What is it like to be a blind film critic?
Film critic, radio traffic announcer and popular Instagrammer – Tommy Edison delights in doing things you wouldn’t expect a blind person to do.
Blind since birth, Edison set up a YouTube channel to review films from a blind person’s perspective. The comments section was quickly filled with sighted people fascinated about what it’s like to be blind. Edison then launched a second channel to answer questions like “can blind people draw?” and “how do blind people dream?”…
Description: The words blind since birth and serious film critic had never been used in the same sentence until Tommy Edison burst onto the US film scene three years ago. Equipped with candour and cut-through humour, Tommy immediately attracted the endorsement of Roger Ebert, the doyen of American film critics. After more than 25 years on local radio in Connecticut, USA, Tommy Edison is now building an international reputation for his film reviews on YouTube.
In Australia for the first time, Tommy Edison will share his journey from radio traffic reporter to living his dream as the blind film critic. The presentation will be followed by a Q&A with the audience and be assured, no questions are off-limits.
Tommy Edison’s attendance is generously supported by the US Embassy.
Tim Kroenert, of Eureka Street, interviews Tommy about his career as a blind film critic.
Films a Blind Man Loves
Try watching slasher parody Scream 4 with your eyes closed and see how much sense it makes. Likewise, the films that comprise Marvel’s acclaimed Avengers mega-franchise might seem like a mess if you stripped away the CGI-heavy visuals. On the other hand, Martin Scorsese’s Goodfellas and Kevin Smith’s Clerks, with stories driven by strong characters and dialogue, offer up cinematic pleasures even a blind person can appreciate.
Welcome to the world of Tommy Edison. Blind since birth, Edison has over the past four years earned global fame with his YouTube channel The Blind Film Critic. His enthusiasm, easy humour and keen insights while reviewing films both current and classic from the perspective of a blind person have seen him build a considerable following… CLICK HERE TO READ THE FULL ARTICLE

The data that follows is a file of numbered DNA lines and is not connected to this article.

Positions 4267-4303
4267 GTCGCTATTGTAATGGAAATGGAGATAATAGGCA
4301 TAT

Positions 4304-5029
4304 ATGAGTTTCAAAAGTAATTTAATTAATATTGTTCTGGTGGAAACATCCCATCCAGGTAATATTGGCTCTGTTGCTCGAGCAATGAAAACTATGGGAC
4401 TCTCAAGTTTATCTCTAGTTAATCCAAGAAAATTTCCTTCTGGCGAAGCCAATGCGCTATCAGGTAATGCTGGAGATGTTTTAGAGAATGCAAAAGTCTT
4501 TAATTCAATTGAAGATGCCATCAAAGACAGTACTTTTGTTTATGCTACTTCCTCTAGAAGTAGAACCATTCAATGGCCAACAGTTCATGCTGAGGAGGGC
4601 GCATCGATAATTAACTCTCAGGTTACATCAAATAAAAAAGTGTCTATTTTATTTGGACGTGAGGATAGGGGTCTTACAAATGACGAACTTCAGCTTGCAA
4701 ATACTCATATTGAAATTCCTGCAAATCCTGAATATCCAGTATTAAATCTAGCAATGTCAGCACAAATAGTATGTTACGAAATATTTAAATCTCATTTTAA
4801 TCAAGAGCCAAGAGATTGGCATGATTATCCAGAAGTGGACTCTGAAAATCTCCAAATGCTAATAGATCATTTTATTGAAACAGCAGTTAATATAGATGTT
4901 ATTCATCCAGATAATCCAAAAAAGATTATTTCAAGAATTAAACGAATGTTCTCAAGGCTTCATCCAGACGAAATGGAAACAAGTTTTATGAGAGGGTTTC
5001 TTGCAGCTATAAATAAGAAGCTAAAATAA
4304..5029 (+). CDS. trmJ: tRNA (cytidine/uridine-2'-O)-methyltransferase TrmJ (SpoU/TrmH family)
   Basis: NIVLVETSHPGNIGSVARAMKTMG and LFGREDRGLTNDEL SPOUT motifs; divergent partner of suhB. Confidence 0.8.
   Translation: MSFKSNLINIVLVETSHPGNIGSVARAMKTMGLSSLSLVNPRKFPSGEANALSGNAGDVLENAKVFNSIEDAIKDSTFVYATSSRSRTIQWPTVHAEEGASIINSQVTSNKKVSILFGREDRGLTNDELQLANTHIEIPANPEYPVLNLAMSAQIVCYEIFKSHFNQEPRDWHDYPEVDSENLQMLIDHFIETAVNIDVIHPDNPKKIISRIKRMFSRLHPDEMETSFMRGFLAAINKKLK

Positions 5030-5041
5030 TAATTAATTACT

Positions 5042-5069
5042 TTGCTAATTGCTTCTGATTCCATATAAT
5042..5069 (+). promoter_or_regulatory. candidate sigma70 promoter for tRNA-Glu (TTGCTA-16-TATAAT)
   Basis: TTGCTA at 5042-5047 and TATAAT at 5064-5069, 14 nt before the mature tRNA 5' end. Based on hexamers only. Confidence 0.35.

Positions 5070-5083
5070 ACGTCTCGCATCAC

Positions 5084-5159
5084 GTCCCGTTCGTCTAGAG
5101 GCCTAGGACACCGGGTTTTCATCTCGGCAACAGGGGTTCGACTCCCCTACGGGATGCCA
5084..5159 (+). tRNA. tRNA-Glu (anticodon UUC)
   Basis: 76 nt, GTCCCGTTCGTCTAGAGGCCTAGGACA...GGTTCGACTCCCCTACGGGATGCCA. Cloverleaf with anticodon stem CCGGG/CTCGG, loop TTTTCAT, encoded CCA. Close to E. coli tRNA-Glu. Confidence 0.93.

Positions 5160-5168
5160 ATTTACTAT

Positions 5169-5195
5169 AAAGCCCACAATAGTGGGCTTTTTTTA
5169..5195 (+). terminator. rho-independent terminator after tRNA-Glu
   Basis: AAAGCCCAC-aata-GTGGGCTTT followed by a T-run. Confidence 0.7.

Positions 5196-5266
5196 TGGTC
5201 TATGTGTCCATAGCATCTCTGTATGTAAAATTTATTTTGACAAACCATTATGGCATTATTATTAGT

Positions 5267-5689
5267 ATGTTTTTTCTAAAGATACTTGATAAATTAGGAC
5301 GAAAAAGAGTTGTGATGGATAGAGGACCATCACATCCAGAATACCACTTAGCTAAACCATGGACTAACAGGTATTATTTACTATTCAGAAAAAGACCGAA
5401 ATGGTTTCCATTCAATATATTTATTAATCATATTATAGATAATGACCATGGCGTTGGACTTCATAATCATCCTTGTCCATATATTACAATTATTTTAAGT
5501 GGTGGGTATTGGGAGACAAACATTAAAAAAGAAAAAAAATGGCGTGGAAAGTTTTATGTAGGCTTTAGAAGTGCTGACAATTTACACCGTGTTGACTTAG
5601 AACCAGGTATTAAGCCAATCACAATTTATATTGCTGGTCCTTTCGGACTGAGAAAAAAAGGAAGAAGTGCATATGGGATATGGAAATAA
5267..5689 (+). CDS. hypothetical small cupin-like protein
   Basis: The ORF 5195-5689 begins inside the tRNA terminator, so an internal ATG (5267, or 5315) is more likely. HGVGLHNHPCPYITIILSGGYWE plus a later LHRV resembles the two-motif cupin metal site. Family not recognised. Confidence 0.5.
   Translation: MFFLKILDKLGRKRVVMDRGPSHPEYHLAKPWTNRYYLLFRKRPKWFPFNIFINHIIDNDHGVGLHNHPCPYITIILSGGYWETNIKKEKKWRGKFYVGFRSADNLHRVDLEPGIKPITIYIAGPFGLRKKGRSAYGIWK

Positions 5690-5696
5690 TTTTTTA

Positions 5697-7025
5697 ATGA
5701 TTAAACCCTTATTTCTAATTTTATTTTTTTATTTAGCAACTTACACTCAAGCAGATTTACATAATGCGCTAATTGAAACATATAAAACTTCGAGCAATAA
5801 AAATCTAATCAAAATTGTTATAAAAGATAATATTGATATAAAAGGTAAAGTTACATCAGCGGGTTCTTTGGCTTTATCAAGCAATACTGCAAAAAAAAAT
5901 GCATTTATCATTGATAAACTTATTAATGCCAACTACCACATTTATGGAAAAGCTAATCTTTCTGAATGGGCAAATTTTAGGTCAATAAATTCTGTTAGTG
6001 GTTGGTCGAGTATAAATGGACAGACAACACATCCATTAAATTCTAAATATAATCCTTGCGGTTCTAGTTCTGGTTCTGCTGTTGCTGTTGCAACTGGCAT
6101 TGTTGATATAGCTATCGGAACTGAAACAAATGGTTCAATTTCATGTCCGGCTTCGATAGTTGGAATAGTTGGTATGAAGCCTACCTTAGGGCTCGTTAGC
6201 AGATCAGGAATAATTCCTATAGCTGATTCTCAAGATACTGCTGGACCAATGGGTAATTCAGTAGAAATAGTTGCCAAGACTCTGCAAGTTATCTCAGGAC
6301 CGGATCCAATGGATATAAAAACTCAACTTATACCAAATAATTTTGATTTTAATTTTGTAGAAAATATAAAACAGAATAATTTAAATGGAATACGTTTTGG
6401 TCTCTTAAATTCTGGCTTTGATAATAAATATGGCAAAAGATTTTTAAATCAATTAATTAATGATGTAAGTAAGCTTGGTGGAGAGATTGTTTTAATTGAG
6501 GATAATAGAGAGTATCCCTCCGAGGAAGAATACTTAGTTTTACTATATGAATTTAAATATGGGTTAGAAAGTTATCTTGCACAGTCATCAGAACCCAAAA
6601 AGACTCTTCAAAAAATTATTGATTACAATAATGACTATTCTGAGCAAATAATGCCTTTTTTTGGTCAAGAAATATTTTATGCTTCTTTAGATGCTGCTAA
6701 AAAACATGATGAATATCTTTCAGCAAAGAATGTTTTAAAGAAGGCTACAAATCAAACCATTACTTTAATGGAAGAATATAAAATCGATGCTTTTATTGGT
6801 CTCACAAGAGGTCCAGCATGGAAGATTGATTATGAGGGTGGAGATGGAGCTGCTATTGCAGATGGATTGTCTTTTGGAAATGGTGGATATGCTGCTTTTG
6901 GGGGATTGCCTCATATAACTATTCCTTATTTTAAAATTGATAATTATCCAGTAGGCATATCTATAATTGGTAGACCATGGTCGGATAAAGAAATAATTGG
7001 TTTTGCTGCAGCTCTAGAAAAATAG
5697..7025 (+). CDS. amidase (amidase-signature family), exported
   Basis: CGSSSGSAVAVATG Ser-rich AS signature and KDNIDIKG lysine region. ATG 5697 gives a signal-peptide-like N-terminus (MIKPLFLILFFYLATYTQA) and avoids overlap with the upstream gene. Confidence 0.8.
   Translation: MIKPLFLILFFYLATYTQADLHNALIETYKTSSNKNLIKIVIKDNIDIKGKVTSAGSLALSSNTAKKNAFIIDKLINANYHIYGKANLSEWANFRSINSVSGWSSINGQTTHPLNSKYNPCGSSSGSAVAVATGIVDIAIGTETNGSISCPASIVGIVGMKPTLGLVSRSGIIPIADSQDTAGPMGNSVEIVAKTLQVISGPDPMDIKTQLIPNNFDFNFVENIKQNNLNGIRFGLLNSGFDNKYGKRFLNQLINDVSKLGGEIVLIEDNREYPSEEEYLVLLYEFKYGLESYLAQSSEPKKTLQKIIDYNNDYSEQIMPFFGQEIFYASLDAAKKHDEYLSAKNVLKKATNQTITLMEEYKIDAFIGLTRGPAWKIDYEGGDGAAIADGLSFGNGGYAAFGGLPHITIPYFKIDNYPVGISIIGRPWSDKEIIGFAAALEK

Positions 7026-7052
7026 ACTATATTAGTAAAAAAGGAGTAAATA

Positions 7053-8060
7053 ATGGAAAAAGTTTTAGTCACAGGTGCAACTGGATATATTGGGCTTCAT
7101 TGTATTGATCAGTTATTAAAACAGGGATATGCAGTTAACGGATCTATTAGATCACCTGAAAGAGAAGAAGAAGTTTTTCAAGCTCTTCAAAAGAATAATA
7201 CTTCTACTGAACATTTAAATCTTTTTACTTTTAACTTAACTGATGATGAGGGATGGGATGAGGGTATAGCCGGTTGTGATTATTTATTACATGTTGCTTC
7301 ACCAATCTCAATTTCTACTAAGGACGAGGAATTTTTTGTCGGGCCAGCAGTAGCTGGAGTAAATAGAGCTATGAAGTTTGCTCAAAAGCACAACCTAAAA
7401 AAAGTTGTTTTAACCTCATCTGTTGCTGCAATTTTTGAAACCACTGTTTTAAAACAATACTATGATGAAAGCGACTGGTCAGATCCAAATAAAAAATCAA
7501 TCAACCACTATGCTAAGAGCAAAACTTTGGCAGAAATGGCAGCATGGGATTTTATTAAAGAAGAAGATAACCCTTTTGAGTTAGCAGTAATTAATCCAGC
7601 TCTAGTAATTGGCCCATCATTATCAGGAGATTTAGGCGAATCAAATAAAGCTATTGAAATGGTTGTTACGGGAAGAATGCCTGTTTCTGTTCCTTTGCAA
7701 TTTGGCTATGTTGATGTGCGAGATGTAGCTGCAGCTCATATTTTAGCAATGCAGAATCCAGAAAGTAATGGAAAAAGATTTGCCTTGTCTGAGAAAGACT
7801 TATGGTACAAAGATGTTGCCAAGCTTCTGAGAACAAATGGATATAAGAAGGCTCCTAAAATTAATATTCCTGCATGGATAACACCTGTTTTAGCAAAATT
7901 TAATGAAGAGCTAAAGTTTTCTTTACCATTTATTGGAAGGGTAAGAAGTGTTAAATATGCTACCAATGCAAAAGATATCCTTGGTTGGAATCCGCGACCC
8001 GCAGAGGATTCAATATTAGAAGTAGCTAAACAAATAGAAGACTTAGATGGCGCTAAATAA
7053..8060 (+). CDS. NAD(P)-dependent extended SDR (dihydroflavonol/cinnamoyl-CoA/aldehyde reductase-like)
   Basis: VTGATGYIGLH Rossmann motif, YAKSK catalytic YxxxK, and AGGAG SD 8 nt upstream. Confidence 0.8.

Blinded By The Light
Blind since birth, Tommy Edison has parlayed a career in radio into a strong following on YouTube where he does everything from review movies to discussing how a blind person experiences the world. The Other Film Festival, which is all about bringing disability into the spotlight, is bringing the affable Tommy out to Melbourne in December, and his presence is bound to inspire and delight.
What was the spark for you regarding starting to review movies on YouTube?
“It was just an idea we had sitting around one night talking about movies. My friend that directs and produces all the videos and I were talking about movies and saying how sometimes a movie will get to me, and the last eight minutes of it, they won’t talk, it’ll just be cinematography and all this stuff, and I’ll going, ‘what just happened? I don’t understand.’ So, I’m sort of left out in the cold. I spend all this time enjoying this movie and I don’t know how it ended. So, I thought it might be interesting to review movies from a blind person’s perspective, a perspective for other people to consider. That’s how the whole thing started. We were very lucky with the first reviews we did because Roger Ebert tweeted about them.”